Have a bake-sale, or some other Fundraiser to raise some funds to help preserve some land in your area, somewhere else in the world or both!  Acting locally, nationally and globally can be a way to introduce children to the concept of our interconnectedness!  

I have uploaded my song, Tiger, Tiger for this post.  It might also be fun to share William Blake’s famous poem Tyger, Tyger Burning Bright! (If you do not find the Tiger Song, please check back as I am still trying to upload it!) 
Here is a very simple  Story of the Tiger and another called the Ungrateful Tiger

I wish you a good week!  I hope these posts are being of some help to you!  I know that while it may be too late for some species, that awareness will help to preserve others in the future.  Education is so important and for all of you out there who are educators, and parents, thank you so much for all you do to provide kids with the knowledge they need to act for all species.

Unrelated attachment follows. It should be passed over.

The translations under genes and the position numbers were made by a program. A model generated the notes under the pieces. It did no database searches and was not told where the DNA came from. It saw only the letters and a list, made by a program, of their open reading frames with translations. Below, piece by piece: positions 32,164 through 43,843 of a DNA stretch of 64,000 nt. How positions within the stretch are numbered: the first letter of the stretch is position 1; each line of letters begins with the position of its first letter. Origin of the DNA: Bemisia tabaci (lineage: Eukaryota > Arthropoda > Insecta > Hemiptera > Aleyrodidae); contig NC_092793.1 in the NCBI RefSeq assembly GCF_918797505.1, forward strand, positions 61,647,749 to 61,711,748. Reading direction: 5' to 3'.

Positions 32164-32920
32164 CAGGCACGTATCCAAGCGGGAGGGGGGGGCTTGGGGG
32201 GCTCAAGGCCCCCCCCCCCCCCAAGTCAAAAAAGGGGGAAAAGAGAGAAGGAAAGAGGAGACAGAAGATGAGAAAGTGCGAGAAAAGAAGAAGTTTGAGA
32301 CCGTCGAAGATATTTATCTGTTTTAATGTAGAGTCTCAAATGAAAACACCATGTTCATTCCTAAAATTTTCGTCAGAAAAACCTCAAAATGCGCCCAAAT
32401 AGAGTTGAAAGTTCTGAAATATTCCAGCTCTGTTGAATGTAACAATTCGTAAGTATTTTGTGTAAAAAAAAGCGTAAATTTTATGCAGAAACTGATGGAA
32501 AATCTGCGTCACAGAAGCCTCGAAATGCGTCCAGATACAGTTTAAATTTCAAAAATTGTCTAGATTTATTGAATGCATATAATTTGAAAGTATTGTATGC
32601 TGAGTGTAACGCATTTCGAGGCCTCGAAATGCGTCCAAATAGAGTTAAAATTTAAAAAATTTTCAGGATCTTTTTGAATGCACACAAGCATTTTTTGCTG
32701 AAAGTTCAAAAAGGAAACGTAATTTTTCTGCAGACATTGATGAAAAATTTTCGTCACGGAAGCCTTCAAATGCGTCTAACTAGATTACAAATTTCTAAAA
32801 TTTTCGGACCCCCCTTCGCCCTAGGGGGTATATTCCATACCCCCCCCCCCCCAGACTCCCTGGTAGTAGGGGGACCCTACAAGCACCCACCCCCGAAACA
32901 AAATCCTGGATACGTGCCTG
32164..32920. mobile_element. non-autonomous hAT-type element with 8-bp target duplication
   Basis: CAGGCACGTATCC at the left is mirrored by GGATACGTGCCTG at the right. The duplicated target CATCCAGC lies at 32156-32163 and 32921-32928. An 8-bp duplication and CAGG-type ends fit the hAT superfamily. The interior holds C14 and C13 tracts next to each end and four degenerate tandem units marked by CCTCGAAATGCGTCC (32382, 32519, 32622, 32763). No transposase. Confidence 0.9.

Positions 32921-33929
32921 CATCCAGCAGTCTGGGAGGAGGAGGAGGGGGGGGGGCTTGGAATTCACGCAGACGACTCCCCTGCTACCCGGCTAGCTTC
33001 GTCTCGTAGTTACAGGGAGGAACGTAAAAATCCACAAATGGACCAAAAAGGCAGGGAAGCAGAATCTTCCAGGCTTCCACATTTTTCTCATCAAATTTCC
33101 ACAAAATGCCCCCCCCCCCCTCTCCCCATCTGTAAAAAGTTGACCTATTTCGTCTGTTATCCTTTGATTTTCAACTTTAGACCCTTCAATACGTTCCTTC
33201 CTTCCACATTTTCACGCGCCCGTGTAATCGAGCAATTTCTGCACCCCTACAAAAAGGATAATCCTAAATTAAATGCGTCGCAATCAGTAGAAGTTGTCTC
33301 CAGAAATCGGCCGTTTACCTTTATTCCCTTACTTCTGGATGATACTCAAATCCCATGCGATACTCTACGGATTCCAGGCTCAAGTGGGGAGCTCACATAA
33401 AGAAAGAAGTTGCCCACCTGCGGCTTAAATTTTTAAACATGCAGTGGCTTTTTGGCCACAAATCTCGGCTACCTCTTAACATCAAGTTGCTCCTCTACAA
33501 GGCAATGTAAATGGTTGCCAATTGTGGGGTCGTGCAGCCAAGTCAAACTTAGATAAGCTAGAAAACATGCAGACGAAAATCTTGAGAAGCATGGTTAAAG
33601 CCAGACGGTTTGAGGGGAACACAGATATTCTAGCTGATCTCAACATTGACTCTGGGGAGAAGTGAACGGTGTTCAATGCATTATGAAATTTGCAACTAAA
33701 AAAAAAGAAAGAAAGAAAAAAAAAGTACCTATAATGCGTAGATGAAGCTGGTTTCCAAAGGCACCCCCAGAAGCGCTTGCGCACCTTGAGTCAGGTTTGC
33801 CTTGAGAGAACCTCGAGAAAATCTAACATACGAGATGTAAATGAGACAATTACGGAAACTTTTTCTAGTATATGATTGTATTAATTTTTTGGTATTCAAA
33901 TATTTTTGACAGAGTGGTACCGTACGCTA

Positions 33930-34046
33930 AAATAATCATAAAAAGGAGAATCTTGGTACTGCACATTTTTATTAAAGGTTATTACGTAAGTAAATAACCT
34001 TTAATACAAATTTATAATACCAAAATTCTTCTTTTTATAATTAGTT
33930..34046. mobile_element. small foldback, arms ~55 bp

In gratitude for Life, and this beautiful Earth!   

Enchanted Learning has some printouts and information about tigers.

Photo of Sumatran tiger by Monika Betley - from Wikimedia Commons
Photo of Bengali Tigress and cub by Mayankkatiyar - from Wikimedia Commons

Sunday, March 21, 2010

5 Weeks Left to Earth Day! Week 12: Food Audit!

Locavore was the Oxford American Dictionary word of the year in 2007; it means someone who eats food grown within 100 miles of where they live! 

I was invited to a wonderful fund raising event this week, where all the food served was local; the envent was inspired by the Earth Charter's encouragement to live in a sustainable manner by reducing our carbon footprint in every aspect of our lives.